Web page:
I guess he dropped it.

Legally, yes.

There is a researchable quiz (which admittedly seems to have fallen by the wayside recently). Ideally, the cumulative general history quiz would be a simpler affair.

There is disagreement over what constitutes an empire. If you're going to make this your question - and I advise against it - you should probably do that.

Why is that different than the previous Habsburg state? :crazyeye:
So that means no research. Whatsoever. And also, Austria-Hungary is a dual monarchy formed in 1867. Probably a little different than the Habsburg Empire. Or probably just the name.

Since you asked for a list containing the 30 largest, but did not limit it to only the 30 largest (such as by asking for a list "of the 30 largest" rather than "containing the 30 largest"), you may end up with people listing 40, 50, 100, 200 empires figuring that the 30 largest would end up included.

Okay, okay. Just only list the 10 largest empires. If anyone still debates on how this question follows the rules, I'll make another one (Can I do that???)

Three largest empires off the top of my head:

British Empire - George V
Mongol Empire - Kublai Khan
Russian Empire - Nikolas II

...someone continue...
Acually the first Mongol emperor is already in front of your nose. Or probably your memory storage dempartments in your brain. Also the same with the Russian Empire. Also the first emperor of the British Empire was much earlier than George IV.
 
Oh, first emperor. I read it as the emperor at the time of its height.

British Empire - Victoria (first to receive title of "Empress" (of India)
Mongol Empire - Genghis Khan
Russian Empire - Peter I, first Tsar of the officially-proclaimed "Russian Empire"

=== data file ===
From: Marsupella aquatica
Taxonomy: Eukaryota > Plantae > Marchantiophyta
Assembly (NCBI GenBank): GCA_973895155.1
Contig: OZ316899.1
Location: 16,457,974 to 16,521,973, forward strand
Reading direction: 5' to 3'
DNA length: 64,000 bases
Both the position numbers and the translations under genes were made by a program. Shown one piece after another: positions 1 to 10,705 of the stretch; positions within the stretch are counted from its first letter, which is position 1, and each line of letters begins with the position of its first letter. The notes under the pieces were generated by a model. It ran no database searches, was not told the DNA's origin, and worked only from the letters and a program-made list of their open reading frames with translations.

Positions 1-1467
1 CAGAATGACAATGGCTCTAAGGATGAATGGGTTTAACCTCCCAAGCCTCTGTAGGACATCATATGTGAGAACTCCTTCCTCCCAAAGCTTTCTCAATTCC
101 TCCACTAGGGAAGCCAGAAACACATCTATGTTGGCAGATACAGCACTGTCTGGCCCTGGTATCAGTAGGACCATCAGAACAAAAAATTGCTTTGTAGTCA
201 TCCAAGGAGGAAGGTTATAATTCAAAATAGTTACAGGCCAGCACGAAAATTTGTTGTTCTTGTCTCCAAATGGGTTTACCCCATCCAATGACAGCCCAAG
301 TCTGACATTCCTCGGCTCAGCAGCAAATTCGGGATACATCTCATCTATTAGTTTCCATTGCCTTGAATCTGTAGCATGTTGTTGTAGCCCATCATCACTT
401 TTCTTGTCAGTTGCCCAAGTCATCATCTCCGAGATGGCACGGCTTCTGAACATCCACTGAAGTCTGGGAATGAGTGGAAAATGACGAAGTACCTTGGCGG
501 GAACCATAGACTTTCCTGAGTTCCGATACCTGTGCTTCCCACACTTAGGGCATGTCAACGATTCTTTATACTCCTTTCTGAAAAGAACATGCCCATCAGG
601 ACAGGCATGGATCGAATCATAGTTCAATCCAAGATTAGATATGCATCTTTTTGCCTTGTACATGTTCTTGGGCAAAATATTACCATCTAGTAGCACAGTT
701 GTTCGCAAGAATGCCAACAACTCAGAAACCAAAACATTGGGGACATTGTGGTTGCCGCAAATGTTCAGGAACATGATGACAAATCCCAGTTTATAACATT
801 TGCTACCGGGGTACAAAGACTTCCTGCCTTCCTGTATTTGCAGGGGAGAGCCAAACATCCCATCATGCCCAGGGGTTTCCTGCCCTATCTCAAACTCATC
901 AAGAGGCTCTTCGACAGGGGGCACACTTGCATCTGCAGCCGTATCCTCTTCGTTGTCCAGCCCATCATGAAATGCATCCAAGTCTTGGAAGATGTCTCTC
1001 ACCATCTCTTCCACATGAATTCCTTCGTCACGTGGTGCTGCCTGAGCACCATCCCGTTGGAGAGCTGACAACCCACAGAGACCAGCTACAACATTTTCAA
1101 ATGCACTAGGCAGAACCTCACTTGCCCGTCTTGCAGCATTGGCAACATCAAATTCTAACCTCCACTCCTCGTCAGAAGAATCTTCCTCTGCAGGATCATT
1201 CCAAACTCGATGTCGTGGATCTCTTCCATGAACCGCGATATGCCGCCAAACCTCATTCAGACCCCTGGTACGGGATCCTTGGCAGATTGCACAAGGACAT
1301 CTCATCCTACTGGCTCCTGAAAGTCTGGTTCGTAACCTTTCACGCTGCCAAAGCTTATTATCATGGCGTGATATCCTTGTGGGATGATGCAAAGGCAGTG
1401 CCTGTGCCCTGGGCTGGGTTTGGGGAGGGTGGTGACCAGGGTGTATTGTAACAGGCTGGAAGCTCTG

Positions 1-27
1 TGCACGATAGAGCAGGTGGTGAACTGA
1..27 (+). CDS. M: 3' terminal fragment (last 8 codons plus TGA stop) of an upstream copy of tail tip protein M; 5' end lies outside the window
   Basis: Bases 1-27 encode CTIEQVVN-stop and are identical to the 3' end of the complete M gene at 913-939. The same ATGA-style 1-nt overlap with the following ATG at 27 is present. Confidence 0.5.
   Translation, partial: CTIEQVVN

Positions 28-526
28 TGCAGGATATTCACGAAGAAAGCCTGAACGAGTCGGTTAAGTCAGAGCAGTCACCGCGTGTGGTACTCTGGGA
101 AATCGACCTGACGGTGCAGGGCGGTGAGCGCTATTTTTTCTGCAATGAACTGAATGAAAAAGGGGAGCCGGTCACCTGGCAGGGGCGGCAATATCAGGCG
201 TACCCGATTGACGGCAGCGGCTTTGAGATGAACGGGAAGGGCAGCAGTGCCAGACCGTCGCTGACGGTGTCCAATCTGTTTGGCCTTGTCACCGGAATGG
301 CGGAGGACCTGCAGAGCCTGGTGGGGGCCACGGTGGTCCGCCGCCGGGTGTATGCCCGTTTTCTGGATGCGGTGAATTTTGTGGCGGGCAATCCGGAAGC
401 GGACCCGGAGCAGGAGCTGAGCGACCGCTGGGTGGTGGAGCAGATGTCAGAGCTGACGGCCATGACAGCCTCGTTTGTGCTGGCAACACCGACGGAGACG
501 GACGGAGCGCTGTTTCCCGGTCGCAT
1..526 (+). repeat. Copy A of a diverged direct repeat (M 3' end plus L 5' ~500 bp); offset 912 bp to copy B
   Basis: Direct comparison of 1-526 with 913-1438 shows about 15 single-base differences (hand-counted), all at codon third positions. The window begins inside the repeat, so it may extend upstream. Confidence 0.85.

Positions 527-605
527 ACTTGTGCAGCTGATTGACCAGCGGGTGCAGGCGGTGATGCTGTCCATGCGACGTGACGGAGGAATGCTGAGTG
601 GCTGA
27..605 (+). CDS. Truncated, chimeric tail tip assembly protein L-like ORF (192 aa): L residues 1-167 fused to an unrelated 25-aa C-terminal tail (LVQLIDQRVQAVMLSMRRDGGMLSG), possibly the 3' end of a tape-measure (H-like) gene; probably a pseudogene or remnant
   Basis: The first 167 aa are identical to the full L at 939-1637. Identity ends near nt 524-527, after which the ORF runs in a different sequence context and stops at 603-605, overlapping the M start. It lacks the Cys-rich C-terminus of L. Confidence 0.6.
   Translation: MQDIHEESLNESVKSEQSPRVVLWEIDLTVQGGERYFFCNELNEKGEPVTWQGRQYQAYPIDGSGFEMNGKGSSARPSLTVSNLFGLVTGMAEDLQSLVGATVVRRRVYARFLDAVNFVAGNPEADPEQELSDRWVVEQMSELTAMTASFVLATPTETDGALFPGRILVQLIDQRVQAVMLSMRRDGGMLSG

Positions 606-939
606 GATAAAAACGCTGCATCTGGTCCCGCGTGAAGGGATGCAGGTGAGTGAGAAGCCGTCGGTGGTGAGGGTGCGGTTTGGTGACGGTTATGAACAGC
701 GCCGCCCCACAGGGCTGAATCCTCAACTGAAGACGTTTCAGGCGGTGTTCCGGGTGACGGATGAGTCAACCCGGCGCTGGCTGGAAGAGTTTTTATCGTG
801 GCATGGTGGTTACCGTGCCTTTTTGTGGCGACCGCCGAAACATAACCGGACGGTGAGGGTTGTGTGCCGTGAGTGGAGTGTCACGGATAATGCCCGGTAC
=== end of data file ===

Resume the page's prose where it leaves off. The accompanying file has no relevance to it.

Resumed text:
Oh, first emperor. I read it as the emperor at the time of its height.

British Empire - Victoria (first to receive title of "Empress" (of India)
Mongol Empire - Genghis Khan
Russian Empire - Peter I, first Tsar of the officially-proclaimed "Russian Empire"

acually Queen Victoria isn't the first empress of the British Empire. It was another famous (if I said it, it would mean that i would give a clue) monarch who was the first emperor/ress of the British Empire
 
I kinda missed the end of the last thread, and the beginning of this...

About Keroro's question: If it was Cheju jlvfr's comment was correct.
The first western traveler to report it was Fernão Mendes Pinto (as "Ilha dos Ladrões"), who claimed to shipwreck there in 1541 or 1542 (the way he recounts it, it may be a second-hand acount obtained from another portuguese capitan/pirate, but he may also have been the pirate and unwilling to admit it) and published the story of his travels in 1614 - immediately translated and published around Europe, and certainly put to use by the dutch.
The name was used in 16th and 17th century portuguese, spanish and french maps. By the 1600 a few jesuits had visited Korea, and by 1630 one (João Rodrigues) was even working on a book about the history of missions in China, Japan, and Korea - he died before finishing it, with only the part about japan complete.

The name Keroro was thinking about was probably Hendrik Hamel, who stumbled upon (literally, it seems) the island about a century later and gave it another name.